Functional connectivity in the retina at the resolution of photoreceptors.
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To understand a neural circuit requires knowledge of its connectivity. Here we report measurements of functional connectivity between the input and ouput layers of the macaque retina at single-cell resolution and the implications of these for colour vision. Multi-electrode technology was used to record simultaneously from complete populations of the retinal ganglion cell types (midget, parasol and small bistratified) that transmit high-resolution visual signals to the brain. Fine-grained visual stimulation was used to identify the location, type and strength of the functional input of each cone photoreceptor to each ganglion cell. The populations of ON and OFF midget and parasol cells each sampled the complete population of long- and middle-wavelength-sensitive cones. However, only OFF midget cells frequently received strong input from short-wavelength-sensitive cones. ON and OFF midget cells showed a small non-random tendency to selectively sample from either long- or middle-wavelength-sensitive cones to a degree not explained by clumping in the cone mosaic. These measurements reveal computations in a neural circuit at the elementary resolution of individual neurons.
Retinal Ganglion Cells
Retinal Cone Photoreceptor Cells
Published Version (Please cite this version)10.1038/nature09424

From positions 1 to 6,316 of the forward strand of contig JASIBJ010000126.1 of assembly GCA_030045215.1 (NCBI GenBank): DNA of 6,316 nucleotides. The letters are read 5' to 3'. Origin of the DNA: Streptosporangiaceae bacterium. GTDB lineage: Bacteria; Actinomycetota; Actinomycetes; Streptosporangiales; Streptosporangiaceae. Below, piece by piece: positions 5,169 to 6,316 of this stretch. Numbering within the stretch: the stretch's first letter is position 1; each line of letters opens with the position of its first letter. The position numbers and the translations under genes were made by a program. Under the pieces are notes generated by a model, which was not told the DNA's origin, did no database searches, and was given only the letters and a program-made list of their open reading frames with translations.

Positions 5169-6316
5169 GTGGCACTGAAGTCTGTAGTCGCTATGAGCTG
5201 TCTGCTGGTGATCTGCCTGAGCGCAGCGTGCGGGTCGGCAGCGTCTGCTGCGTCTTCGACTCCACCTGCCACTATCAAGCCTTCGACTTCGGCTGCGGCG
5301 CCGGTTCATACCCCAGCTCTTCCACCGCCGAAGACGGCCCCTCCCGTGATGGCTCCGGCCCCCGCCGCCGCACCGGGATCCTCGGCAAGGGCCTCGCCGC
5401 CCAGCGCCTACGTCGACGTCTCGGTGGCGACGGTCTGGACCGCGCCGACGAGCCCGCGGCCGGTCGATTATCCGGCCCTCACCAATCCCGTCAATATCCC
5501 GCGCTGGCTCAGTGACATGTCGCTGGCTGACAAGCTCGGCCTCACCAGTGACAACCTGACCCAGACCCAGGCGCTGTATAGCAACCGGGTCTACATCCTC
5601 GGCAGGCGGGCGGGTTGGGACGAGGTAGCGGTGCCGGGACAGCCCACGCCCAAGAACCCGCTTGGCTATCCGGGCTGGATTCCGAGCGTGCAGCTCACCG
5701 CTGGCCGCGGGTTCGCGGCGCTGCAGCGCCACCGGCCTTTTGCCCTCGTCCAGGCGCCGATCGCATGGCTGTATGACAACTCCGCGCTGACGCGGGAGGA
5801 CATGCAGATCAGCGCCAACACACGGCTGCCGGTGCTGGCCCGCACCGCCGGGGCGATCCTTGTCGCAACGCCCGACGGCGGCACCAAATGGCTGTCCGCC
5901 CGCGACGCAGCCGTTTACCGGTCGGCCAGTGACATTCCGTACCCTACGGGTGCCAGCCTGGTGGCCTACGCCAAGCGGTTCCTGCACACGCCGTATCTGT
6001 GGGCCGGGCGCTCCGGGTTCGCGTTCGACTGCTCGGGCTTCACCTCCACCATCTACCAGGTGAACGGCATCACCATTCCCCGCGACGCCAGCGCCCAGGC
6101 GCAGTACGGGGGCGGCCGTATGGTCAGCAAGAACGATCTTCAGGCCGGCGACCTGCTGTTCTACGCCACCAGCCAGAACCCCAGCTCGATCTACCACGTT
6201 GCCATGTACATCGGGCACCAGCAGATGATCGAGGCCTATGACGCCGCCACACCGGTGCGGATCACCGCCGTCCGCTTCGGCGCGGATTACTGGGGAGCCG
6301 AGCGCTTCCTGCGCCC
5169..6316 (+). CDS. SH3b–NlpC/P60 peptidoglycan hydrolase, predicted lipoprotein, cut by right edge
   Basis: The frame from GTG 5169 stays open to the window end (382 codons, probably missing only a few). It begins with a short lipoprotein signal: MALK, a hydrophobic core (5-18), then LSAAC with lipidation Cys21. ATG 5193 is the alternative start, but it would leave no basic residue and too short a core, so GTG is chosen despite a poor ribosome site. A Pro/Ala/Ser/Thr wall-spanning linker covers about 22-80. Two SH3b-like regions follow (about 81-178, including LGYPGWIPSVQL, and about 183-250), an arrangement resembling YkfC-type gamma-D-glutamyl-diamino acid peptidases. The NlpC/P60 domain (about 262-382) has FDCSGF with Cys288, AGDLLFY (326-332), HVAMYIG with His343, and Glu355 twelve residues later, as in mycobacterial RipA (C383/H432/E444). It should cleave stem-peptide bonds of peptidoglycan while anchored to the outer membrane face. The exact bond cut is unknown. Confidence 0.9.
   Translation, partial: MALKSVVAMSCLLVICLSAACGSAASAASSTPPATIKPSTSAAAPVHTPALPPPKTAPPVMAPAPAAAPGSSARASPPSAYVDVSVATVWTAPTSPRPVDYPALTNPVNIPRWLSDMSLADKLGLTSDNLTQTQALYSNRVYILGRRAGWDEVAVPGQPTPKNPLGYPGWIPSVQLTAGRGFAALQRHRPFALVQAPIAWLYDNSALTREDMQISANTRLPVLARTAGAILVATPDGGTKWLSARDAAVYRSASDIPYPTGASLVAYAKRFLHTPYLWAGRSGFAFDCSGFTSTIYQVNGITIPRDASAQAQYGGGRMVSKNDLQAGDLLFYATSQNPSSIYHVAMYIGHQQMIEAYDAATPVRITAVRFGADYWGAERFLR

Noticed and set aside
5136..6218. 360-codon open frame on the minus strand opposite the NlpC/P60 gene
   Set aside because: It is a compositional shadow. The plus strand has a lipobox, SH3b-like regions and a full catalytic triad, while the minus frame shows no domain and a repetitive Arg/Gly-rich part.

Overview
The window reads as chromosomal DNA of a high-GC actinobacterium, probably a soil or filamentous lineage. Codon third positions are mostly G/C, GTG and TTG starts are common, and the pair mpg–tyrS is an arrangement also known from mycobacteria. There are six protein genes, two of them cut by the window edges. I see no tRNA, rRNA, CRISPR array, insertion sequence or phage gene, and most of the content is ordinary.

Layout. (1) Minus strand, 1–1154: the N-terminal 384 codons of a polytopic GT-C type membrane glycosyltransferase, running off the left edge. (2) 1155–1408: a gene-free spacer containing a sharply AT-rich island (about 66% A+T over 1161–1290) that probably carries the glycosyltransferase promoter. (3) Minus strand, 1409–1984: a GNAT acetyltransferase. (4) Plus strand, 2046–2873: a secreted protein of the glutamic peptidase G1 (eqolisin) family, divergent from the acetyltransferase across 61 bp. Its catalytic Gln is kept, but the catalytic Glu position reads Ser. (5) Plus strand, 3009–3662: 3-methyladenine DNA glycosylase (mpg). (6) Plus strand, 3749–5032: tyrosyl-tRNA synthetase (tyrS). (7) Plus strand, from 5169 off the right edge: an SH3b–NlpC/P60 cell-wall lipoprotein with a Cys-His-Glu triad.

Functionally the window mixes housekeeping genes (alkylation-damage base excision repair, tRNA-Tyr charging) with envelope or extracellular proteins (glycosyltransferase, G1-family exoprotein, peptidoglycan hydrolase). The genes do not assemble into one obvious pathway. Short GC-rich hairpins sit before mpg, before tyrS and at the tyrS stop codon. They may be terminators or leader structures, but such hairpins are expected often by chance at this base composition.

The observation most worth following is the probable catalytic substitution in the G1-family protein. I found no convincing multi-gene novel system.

Publication InfoField, Greg; Gauthier, Jeffrey L; Sher, Alexander; Greschner, Martin; Machado, Timothy A; Jepson, Lauren H; ... Chichilnisky, EJ (2010). Functional connectivity in the retina at the resolution of photoreceptors. Nature, 467(7316). pp. 673-677. 10.1038/nature09424. Retrieved from https://hdl.handle.net/10161/17861.
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Assistant Professor of Neurobiology
My laboratory studies how the retina processes visual scenes and transmits this information to the brain. We use multi-electrode arrays to record the activity of hundreds of retina neurons simultaneously in conjunction with transgenic mouse lines and chemogenetics to manipulate neural circuit function. We are interested in three major areas. First, we work to understand how neurons in the retina are functionally connected. Second we are studying how light-adaptation and circadian rhythms a